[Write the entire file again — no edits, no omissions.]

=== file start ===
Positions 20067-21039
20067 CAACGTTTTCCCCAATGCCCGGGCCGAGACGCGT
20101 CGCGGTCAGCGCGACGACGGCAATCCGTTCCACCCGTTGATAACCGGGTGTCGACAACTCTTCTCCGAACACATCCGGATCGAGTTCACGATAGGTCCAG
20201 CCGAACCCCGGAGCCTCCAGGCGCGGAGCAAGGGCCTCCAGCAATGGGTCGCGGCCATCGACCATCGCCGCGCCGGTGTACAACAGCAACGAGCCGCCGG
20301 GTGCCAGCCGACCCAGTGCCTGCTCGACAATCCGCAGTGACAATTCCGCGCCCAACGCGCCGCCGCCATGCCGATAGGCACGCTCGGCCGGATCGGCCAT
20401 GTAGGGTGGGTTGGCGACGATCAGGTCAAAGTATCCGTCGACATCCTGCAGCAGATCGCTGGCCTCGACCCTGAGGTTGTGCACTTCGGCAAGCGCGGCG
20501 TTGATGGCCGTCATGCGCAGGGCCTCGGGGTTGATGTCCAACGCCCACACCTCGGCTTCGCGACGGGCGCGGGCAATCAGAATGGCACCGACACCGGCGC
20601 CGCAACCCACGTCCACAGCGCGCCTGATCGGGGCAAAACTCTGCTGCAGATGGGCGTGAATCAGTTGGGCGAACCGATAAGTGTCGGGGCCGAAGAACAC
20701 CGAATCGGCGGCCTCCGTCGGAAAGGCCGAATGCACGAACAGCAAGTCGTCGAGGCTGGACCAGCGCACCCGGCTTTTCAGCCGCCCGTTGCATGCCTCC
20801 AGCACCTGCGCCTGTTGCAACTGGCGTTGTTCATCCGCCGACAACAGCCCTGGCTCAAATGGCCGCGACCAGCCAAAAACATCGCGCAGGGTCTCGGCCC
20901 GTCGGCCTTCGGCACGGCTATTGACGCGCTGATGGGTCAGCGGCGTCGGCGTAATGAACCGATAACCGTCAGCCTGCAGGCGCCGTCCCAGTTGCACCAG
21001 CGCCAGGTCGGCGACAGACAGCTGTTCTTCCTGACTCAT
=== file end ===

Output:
Positions 20067-21039
20067 CAACGTTTTCCCCAATGCCCGGGCCGAGACGCGT
20101 CGCGGTCAGCGCGACGACGGCAATCCGTTCCACCCGTTGATAACCGGGTGTCGACAACTCTTCTCCGAACACATCCGGATCGAGTTCACGATAGGTCCAG
20201 CCGAACCCCGGAGCCTCCAGGCGCGGAGCAAGGGCCTCCAGCAATGGGTCGCGGCCATCGACCATCGCCGCGCCGGTGTACAACAGCAACGAGCCGCCGG
20301 GTGCCAGCCGACCCAGTGCCTGCTCGACAATCCGCAGTGACAATTCCGCGCCCAACGCGCCGCCGCCATGCCGATAGGCACGCTCGGCCGGATCGGCCAT
20401 GTAGGGTGGGTTGGCGACGATCAGGTCAAAGTATCCGTCGACATCCTGCAGCAGATCGCTGGCCTCGACCCTGAGGTTGTGCACTTCGGCAAGCGCGGCG
20501 TTGATGGCCGTCATGCGCAGGGCCTCGGGGTTGATGTCCAACGCCCACACCTCGGCTTCGCGACGGGCGCGGGCAATCAGAATGGCACCGACACCGGCGC
20601 CGCAACCCACGTCCACAGCGCGCCTGATCGGGGCAAAACTCTGCTGCAGATGGGCGTGAATCAGTTGGGCGAACCGATAAGTGTCGGGGCCGAAGAACAC
20701 CGAATCGGCGGCCTCCGTCGGAAAGGCCGAATGCACGAACAGCAAGTCGTCGAGGCTGGACCAGCGCACCCGGCTTTTCAGCCGCCCGTTGCATGCCTCC
20801 AGCACCTGCGCCTGTTGCAACTGGCGTTGTTCATCCGCCGACAACAGCCCTGGCTCAAATGGCCGCGACCAGCCAAAAACATCGCGCAGGGTCTCGGCCC
20901 GTCGGCCTTCGGCACGGCTATTGACGCGCTGATGGGTCAGCGGCGTCGGCGTAATGAACCGATAACCGTCAGCCTGCAGGCGCCGTCCCAGTTGCACCAG
21001 CGCCAGGTCGGCGACAGACAGCTGTTCTTCCTGACTCAT